This week, the Human Rights Committee of the UN High Commissioner for Human Rights reviewed Ethiopia's compliance with the International Covenant on Civil and Political Rights, including its press freedom record.
Peppered with questions about an indefensible record of abuse -jailing the second largest number of journalists in Africa and leading the continent in Internet censorship - representatives of the Ethiopian government responded with cursory talking points and bold denials in contradiction of the facts.
Several committee members raised concerns about Ethiopia's detention of several journalists on suspicion of terrorism, which is broadly defined in the country's far-reaching antiterrorism law. (CPJ research shows a total of six journalists are being held.)
"When we get reports that journalists get themselves arrested on grounds of violation of this particular proclamation, when seeking to enter the Ogaden or, even perhaps more recently, when engaging in Internet blogs purporting to criticise potential contributory responsibility of the government to the current drought," said Sir Niger Rodley, "there does seem to be real problems of sweep and scope in that legislation." Under the law, journalists risk lengthy prison sentences if the government deems their work favourable to groups and causes labeled as terrorists, including armed rebellions and banned opposition party Ginbot 7.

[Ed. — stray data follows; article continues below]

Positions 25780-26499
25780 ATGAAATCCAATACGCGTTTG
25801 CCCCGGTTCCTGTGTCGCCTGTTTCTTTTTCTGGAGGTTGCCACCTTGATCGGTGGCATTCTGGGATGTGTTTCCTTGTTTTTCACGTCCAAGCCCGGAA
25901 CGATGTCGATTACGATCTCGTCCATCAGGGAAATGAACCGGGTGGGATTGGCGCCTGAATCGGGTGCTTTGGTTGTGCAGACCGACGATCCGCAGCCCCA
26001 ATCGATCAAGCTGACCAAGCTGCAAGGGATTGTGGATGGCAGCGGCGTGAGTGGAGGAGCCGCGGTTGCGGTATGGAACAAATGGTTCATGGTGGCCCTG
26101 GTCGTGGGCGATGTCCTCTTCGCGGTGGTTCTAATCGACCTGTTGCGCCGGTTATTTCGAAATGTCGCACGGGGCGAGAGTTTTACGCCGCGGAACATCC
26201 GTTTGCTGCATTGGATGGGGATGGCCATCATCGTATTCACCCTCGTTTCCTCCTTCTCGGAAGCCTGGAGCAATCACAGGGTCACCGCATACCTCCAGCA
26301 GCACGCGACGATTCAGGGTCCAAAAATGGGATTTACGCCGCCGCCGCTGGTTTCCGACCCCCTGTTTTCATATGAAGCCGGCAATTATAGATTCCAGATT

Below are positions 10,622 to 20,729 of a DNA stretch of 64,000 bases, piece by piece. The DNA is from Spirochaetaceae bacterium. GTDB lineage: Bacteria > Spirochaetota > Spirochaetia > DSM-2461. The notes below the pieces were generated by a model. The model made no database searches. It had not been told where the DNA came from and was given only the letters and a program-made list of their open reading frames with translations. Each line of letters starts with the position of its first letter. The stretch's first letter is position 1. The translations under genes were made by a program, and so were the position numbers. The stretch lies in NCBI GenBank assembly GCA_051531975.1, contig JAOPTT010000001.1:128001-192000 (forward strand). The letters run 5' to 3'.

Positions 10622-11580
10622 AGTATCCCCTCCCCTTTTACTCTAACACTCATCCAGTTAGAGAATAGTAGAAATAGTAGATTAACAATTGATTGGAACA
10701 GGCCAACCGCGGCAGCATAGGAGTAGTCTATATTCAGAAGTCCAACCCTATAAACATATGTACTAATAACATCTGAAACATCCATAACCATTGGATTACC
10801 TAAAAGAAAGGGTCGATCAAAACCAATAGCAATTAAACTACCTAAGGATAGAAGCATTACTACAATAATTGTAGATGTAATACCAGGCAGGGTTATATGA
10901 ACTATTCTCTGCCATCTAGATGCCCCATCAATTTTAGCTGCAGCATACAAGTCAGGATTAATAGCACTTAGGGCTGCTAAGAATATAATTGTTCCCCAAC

The government's high-profile imprisonment of Johan Persson and Martin Schibbye, two Swedish journalists arrested in eastern Ethiopia while covering the activities of the separatist Ogaden National Liberation Front, which the government designated as a terrorist group, drew a lot of questions, particularly from committee member Krister Thelin. After being repeatedly pressed about the fate of the journalists and details of the legal procedures following their arrests, a flustered ambassador Fisseha Yimer Aboye, head of the Ethiopian delegation, told the committee that no further information would be provided. Rodley pressed the delegation to explain the legal procedures surrounding the arrests of two other journalists, Woubshet Taye and Reeyot Alemu, on suspicions of terrorism.
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